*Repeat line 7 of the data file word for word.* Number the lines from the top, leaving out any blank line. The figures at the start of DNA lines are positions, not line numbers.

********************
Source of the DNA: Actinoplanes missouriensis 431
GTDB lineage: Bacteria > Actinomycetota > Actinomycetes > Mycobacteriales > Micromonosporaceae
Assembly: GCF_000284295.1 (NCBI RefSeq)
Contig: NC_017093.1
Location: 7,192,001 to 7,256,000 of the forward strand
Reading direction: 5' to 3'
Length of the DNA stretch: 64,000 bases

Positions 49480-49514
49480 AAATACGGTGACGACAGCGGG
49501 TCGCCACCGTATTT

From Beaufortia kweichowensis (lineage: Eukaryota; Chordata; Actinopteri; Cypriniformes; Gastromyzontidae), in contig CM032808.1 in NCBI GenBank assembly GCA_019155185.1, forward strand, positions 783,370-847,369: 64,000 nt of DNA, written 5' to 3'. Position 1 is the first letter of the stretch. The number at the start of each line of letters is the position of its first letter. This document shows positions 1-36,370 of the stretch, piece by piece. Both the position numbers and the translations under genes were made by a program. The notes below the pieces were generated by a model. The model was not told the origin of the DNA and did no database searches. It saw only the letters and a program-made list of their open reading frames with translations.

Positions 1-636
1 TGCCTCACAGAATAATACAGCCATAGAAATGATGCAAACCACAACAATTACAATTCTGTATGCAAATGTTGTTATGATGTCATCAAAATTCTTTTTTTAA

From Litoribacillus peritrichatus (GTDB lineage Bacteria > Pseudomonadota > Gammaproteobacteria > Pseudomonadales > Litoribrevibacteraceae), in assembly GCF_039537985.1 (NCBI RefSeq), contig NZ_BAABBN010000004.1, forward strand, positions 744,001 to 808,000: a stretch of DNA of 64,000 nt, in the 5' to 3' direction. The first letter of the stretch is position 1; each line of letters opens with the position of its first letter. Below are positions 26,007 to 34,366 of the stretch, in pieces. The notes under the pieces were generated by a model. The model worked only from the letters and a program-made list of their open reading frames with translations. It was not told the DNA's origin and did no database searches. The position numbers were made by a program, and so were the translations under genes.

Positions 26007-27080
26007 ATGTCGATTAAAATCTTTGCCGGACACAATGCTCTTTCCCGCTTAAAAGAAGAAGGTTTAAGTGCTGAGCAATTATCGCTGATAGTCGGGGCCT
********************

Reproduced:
Length of the DNA stretch: 64,000 bases